In the first half hour after he won the Brownlow medal in 2017, Richmond Football Club gun Dustin Martin, 26, refused to bow to cheesy tradition and kiss the medal for photographers.
Asked if winning the AFL’s best and fairest award might make him more keen to embrace the spotlight, he was blunt: “Nah, I don’t think so.” Martin then concluded his deadpan, quirky acceptance speech with a question of his own: “Can I go now?”
While he was unstoppable and imposing on the field – off the back of a testing two years that threatened to derail his career and life, Martin produced the greatest single individual season in living memory, snaring Norm Smith and premiership medals as well as the Brownlow – it’s his man-child personality that made him truly intriguing.
In a world of cookie-cutter players eager to draw sponsorship bucks, Martin is authentic, a standout of self-acceptance who doesn’t have tatts and that haircut for effect, but because he simply likes them.
Off and on the field, he doesn’t care about trying to impress; on Brownlow night his date was a teammate, not an over-styled blonde, and he’s the sort of player who makes sponsors leery despite his gun talent.
“The No.1 thing he has taught me is to be comfortable with who you are,” said Richmond captain Trent Cotchin of Martin. “Stand up for what you believe in. He does it every day.”
Martin made an investment in himself this year, diving into meditation, business courses, supporting charities and balancing his lifestyle, but, while’s he’s not disrespectful, gestures to convention don’t interest him.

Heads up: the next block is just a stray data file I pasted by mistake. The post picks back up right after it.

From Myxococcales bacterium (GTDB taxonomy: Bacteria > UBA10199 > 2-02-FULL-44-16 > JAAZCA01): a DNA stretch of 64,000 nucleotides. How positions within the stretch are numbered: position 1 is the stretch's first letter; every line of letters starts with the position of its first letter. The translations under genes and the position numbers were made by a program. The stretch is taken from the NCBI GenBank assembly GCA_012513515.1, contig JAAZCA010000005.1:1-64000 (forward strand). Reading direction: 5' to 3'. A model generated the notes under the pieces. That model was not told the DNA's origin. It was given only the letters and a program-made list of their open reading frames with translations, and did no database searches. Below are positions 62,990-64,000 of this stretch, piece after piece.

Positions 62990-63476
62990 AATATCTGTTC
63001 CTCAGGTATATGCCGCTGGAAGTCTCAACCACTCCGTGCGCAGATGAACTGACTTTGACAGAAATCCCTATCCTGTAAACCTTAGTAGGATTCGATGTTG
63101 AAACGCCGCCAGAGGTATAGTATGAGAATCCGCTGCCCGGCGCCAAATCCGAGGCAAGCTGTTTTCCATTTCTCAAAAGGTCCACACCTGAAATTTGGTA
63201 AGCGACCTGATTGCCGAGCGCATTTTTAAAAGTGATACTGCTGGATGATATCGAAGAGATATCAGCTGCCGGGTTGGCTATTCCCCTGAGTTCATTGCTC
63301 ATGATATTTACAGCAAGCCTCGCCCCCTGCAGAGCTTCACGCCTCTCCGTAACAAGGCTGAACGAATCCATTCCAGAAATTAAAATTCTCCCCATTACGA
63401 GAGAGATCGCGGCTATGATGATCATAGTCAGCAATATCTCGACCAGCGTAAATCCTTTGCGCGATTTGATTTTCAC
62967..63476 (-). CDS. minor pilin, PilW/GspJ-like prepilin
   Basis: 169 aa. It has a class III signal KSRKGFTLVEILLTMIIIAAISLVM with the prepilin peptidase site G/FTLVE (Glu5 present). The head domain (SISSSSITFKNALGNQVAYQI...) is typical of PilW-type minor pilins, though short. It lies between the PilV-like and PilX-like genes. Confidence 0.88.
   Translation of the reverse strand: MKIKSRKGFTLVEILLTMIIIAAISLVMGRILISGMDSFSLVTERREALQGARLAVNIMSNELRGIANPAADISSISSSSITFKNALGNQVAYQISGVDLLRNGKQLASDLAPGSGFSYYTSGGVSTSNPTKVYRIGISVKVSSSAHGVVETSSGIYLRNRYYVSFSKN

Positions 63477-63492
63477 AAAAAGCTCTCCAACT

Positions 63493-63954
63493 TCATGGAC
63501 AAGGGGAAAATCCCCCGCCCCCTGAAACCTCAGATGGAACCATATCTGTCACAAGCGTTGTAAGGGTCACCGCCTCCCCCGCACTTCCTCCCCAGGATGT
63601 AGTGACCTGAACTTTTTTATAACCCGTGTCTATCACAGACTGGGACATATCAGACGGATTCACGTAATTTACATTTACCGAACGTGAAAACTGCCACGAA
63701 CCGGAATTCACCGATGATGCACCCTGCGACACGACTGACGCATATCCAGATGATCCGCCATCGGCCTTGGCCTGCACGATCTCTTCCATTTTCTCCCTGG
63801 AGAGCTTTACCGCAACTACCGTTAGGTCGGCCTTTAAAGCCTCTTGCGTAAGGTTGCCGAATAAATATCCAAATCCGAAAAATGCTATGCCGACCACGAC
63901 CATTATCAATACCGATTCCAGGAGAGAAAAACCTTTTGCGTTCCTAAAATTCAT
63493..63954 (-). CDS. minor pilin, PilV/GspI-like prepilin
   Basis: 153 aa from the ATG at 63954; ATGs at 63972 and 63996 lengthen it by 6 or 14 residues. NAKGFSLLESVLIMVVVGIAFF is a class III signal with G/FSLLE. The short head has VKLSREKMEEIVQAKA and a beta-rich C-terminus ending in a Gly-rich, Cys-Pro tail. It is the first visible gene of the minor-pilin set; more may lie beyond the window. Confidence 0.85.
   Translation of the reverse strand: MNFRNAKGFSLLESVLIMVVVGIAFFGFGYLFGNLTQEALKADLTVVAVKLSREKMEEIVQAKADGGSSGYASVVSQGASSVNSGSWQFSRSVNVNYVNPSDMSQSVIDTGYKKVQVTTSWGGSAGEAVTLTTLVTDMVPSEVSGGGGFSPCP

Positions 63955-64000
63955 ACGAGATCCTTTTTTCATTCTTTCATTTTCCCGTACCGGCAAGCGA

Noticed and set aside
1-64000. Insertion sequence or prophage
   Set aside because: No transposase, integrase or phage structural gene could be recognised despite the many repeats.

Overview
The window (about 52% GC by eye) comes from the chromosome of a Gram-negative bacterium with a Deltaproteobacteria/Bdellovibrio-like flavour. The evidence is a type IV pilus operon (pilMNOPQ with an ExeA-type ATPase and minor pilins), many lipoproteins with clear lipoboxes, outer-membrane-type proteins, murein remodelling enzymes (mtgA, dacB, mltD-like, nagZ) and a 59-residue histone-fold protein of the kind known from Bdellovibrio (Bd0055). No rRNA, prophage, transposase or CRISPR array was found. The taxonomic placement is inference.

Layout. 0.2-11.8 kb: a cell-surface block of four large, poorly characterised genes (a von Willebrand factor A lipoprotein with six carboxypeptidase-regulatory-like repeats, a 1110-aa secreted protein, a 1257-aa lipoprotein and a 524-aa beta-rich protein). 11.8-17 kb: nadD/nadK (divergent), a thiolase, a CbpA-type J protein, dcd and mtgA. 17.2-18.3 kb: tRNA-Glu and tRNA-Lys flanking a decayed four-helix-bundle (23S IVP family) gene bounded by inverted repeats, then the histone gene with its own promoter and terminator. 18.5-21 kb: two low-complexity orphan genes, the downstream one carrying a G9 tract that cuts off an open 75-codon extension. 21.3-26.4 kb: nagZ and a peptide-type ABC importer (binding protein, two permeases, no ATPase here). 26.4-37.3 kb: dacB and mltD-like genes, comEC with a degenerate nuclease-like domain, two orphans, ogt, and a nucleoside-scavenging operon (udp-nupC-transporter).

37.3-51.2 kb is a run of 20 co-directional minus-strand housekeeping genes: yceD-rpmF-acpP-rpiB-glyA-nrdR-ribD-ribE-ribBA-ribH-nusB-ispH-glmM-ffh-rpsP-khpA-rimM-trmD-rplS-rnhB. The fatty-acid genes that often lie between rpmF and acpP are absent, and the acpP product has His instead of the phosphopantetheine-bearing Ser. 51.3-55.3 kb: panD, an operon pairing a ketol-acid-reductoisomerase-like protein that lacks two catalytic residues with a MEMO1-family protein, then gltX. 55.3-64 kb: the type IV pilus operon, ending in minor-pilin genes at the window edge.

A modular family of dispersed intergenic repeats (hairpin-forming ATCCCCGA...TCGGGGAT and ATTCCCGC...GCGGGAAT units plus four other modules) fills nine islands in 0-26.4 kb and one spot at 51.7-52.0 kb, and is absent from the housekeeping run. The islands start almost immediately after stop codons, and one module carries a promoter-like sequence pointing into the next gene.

He befriended Victorian teenage paraplegic Will Murray and plays hide-and-seek with friends’ kids, but he also hit Vegas with good mate and former Collingwood gun, Dane Swan, and made no secret he loves to party hard and push it.
Still, under intense scrutiny and pressure, he didn’t put a foot wrong, dealing with contract negotiations (he inked a new $8.75 million deal with the Tigers until 2024) and the ongoing absence of his beloved dad Shane Martin, who is parked up in New Zealand after being deported.
“The thing that people miss about him is his genuine care for people,” said Cotchin. “There’s an element of shy. He doesn’t do a lot of media, so people think he’s either arrogant or stand-offish. If you knew him, he’s not that sort of person.”
As to what motivates the one-time forklift driver who left school at 14, it’s something more old-fashioned and simple than fame and money: family.
“It’s what you live for,” said Martin. “That’s your life. To share things with your family.”
From A-list stars to politicians and athletes, we’ve named the 13 Australians who made headlines and sparked conversations – both heated and admiring – across the nation in 2017. Some covered themselves in glory. Some created controversy. Some made reputations, others lost them. From the cricket arena to the same sex marriage battlefield, regardless of whether they were beloved or booed, their personal and professional wins and downfalls had us talking over dinner tables and media channels.